Baby Noah beats odds and stops killer virus
FOURTEEN-week-old Noah is lucky to be alive.
The Caboolture bub is one of a small number of Queensland babies to have been diagnosed with parechovirus in the recent outbreak.
Mum Jemmah Wyld said the ordeal was terrifying for her and her husband and she wanted other parents to be aware of the seemingly innocuous symptoms.
"He was quite unsettled for about a day-and-a-half and then one night his temperature got to 38 degrees at home," Ms Wyld said.
"We took him to the hospital and his temperature got up to 40 and his heart rate was up around 150 to 210 (bpm) so they admitted him to hospital," she said.
"Over a course of a week they ran a heap of different tests to figure out what it was. They did stool samples, blood tests, nasal swabs and they then diagnosed it through a spinal tap. It was horrible."
Ms Wyld said while Noah was undergoing the tests she was warned to expect the worst.
"We were told when they were trying to figure out what was wrong that the chances of us taking him home were very slim," she said.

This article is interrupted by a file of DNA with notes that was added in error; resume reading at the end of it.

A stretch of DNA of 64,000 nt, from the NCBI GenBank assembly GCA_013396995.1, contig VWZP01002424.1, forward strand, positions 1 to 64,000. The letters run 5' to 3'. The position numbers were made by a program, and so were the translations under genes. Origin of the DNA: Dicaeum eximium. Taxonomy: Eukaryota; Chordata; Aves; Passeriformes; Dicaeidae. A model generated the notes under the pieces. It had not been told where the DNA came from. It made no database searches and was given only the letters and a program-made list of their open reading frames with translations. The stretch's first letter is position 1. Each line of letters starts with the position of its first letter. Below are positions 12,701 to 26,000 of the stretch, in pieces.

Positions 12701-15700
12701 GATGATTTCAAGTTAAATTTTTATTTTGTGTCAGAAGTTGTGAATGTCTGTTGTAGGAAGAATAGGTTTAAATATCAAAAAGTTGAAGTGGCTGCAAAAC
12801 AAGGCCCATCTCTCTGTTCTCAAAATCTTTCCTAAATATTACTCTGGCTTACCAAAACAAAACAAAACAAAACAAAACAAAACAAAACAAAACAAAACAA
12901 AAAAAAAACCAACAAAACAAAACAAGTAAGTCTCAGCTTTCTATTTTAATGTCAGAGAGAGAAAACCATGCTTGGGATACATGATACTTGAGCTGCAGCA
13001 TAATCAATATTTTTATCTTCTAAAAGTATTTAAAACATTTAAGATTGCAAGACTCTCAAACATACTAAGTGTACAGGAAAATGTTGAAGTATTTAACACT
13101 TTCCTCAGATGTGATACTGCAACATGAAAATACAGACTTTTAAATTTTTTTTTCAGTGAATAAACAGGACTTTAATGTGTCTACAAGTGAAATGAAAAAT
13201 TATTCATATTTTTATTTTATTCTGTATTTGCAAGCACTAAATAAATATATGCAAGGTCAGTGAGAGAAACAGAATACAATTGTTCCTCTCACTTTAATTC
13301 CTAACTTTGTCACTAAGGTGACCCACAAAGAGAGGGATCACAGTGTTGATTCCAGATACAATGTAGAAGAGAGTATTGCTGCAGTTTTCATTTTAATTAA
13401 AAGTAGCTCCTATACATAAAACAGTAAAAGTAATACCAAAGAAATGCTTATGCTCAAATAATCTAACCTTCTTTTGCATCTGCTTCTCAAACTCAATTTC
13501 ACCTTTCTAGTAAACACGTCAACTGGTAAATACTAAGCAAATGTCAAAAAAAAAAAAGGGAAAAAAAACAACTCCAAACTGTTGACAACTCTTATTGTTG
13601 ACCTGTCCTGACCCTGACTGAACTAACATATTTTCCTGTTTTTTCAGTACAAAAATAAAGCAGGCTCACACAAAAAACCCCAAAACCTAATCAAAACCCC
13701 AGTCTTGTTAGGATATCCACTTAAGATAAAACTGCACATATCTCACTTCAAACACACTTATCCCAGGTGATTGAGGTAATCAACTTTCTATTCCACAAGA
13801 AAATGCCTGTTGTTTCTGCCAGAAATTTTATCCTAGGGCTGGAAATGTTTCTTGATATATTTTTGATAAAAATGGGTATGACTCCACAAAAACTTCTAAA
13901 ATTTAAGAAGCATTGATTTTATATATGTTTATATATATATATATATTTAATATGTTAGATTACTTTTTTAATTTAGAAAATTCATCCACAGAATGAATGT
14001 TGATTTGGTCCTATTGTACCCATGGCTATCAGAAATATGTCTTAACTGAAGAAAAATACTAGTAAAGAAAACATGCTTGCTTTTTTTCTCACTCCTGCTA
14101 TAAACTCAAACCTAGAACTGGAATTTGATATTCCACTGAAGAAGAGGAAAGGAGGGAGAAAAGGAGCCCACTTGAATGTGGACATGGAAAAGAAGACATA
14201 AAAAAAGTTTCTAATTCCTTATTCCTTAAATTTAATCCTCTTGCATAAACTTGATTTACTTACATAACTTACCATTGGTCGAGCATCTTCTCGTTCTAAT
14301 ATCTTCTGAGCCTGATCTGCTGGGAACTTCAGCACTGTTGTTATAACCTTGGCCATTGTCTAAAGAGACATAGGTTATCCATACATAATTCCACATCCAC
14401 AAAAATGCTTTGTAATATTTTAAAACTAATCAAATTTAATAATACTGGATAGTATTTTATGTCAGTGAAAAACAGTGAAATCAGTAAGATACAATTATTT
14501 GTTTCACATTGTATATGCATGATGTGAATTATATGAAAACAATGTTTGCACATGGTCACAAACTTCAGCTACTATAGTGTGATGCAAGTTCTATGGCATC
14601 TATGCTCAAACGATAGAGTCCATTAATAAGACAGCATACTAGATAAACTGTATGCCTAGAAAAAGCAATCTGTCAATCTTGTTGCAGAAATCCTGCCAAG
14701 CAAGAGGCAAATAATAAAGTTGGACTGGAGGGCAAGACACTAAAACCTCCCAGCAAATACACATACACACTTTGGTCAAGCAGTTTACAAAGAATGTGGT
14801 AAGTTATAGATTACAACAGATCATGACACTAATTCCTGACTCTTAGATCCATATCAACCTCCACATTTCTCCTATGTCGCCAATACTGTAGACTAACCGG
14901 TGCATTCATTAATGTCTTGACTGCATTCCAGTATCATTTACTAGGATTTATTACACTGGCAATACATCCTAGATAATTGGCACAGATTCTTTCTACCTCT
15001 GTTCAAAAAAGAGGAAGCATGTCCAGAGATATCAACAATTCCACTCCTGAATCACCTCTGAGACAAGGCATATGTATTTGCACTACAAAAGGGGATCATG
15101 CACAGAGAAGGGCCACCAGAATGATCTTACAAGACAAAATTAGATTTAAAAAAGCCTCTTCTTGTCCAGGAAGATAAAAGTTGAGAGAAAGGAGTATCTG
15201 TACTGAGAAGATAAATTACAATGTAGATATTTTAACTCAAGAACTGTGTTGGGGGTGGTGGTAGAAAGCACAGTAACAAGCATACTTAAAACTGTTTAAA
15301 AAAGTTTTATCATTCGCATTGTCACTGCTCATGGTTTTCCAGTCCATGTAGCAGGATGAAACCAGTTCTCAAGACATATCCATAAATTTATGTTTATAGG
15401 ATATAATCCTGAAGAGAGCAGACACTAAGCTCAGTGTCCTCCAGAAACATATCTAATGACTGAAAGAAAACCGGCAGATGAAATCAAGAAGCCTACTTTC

Noah pulled through but not without complications.
"When they figured out what it was they found it was also in his liver and brain so he has hepatitis and encephalitis and then from that they also need to watch out for developmental issues because it was in his brain," she said.
"They said it'll take about six months for his liver and kidneys to settle down and be proper again."
Ms Wyld said other parents should not hesitate in taking their baby to the hospital or doctor if they felt something was not right.
"If you fear or think something is wrong then act on it straight away," she said.
"We were told that had we waited until morning to take him to the hospital he would have died," she said.
"If we can help one family recognise this then that's one family that doesn't have to go through hell like we did because there is nothing worse than holding down your baby while they have needles and a spinal tap stuck into them."
Caboolture Hospital executive director Lance Le Ray said Noah had been its only confirmed case of the virus at the hospital and that measures had been put in place to prevent other patients from contracting the illness.
"All patients who present to Caboolture Hospital with a suspected infectious disease or virus are isolated and strict infection control precautions are put in place to ensure that virus or disease does not spread," Dr Le Ray said.
Metro North Hospital and Health Service said parents of babies aged three months and younger should watch for symptoms such as a high temperature, diarrhoea, rapid breathing, severe irritability, rashes or skin discolouration and jerking movements.
It also encouraged parents to exercise good hygiene, especially when handling soiled nappies and clothing, and sneezing, because parechovirus was spread via faeces, saliva and respiratory droplets.